The Digital Millennium Copyright Act (DMCA) has interfered with a staggering array of speech and innovation, from security research to accessibility for those with disabilities to remix and even repair. By forbidding unauthorized access to a copyrighted work—even for purposes that don’t infringe copyright—the DMCA effectively erased over a century of law that limits copyright to protect free expression.
Every three years, the DMCA requires the Copyright Office and Librarian of Congress to consider the public’s requests for exemptions to this terrible, restrictive law. Building on our previous successes protecting security research, remix culture, jailbreaking, and more, we again participated this cycle.
The latest exemptions [PDF] are mostly an improvement over previous exemptions and represent a victory for security research, accessibility, education, preservation, and repair. While the exemptions do continue to contain unnecessary and harmful limitations, we’re pleased with the additional freedom to operate that the Librarian granted in this rulemaking, including new exemptions to jailbreak streaming video devices like Apple TV or the Fire Stick; to jailbreak routers; and to circumvent in order to identify violations of free, libre, and open-source licensing terms. The latter two exemptions were championed by our friends at the Software Freedom Conservancy.
On the repair front, we achieved an important victory by expanding the scope of the exemption to cover all consumer electronics (with a couple of small carveouts for certain vehicle systems and parts of video game consoles). This means that manufacturers won’t be able to use the law to prevent independent repair. This was a joint effort between advocacy groups and repair organizations representing independent repair of everything from medical devices to boats.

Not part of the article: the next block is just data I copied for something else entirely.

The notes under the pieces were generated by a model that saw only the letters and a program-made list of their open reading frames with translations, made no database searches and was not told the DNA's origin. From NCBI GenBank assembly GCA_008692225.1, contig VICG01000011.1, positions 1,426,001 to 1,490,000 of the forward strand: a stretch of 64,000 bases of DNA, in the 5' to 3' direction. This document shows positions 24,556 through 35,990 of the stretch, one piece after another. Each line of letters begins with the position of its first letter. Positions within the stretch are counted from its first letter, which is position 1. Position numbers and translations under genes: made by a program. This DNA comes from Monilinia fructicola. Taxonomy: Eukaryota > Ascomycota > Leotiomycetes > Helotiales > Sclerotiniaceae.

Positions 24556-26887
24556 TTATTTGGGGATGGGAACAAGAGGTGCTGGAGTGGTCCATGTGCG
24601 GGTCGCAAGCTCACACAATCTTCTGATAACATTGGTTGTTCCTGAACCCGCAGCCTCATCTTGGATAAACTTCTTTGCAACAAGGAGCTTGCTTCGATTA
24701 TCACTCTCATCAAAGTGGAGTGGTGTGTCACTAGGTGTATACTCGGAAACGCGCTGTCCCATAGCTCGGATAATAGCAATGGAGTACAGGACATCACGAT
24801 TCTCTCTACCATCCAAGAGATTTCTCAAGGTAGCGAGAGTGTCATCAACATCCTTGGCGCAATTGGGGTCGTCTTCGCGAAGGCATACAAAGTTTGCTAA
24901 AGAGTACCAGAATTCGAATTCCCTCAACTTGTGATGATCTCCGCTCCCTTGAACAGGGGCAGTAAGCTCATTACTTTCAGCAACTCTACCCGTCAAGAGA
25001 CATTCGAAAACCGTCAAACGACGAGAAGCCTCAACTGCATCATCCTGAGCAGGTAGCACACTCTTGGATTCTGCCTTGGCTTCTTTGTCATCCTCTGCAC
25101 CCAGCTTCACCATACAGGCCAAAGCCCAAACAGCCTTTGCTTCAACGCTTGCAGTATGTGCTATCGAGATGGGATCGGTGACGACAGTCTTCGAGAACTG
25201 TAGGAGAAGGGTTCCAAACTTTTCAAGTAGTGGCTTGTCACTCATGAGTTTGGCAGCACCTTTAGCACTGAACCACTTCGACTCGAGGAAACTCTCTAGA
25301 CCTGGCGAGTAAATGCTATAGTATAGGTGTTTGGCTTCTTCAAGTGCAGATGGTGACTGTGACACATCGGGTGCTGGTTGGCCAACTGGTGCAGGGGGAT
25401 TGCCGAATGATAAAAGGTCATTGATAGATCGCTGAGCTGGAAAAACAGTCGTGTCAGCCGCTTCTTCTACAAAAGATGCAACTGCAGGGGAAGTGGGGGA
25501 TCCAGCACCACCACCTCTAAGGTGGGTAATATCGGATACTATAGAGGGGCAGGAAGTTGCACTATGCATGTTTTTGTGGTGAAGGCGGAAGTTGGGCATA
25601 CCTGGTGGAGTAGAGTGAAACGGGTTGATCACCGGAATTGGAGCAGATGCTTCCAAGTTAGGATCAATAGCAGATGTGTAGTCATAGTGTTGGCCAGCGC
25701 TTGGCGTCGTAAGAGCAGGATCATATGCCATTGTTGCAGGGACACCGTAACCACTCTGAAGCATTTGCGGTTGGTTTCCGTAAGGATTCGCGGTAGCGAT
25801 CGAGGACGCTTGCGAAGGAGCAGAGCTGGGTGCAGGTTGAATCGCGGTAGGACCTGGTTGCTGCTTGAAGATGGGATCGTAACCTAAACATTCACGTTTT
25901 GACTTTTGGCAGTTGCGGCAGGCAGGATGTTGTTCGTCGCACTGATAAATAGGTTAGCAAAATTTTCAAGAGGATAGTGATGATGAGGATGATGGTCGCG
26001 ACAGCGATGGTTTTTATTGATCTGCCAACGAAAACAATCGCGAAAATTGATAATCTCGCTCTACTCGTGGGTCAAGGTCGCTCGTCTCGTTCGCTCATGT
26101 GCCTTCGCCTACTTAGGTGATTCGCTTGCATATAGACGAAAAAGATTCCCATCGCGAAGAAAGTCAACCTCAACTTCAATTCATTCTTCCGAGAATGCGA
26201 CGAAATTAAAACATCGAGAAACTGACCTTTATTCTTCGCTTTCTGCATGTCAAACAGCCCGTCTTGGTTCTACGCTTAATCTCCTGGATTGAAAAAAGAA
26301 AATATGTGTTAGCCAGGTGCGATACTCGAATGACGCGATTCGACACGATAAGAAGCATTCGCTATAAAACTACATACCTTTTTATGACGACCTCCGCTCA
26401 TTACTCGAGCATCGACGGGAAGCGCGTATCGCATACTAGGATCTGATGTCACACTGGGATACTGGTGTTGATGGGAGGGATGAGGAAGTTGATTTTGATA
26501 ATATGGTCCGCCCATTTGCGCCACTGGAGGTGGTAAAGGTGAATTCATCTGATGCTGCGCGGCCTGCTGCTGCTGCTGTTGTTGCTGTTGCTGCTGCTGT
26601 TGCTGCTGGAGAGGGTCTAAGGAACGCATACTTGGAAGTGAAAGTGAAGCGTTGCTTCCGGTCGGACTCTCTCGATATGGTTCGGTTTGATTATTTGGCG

The largest disappointment, however, is that the agency failed to protect the public’s ability to make non-infringing modifications of device software as we requested. We previously successfully advocated for people to be able to make lawful modifications of the software that controls vehicles like cars and tractors, and this kind of user innovation has been a profoundly important driver of advances in technology. It lets communities who are not served by a technology’s default functions to customize them to their own needs, either adding new features or taking out unwanted spyware.
EFF submitted multiple examples of noninfringing modification during the rulemaking [link our comments]: improving digital camera software to enable new artistic options for photographers, making your smart litter box accept third-party cleaning cartridges, customizing a drone to operate on a wire instead of flying, improving the interface on a device to make it less distracting or more accessible (e.g. for colorblind users), and more. While the exemption for repair was extended to cover consumer electronics generally as we asked, these kinds of lawful modifications were left out without much discussion. The National Telecommunications and Information Administration (NTIA), which has input on the process, joined us in supporting an exemption for modifying the functionality of devices, but the Copyright Office and Librarian disagreed.
Unfortunately, the rulemaking process is inherently limited: while the Librarian can authorize people to engage in circumvention, they cannot create exemptions to the part of the law that prohibits
the dissemination of the technology needed to achieve circumvention. In other words, while you can take advantage of these exemptions, it may still be unlawful to provide you a tool to help you do so. Congress needs to remove that restriction in order to give these legal rights to circumvent their full practical effect. Even better, Congress should do away with this unnecessary and harmful law altogether.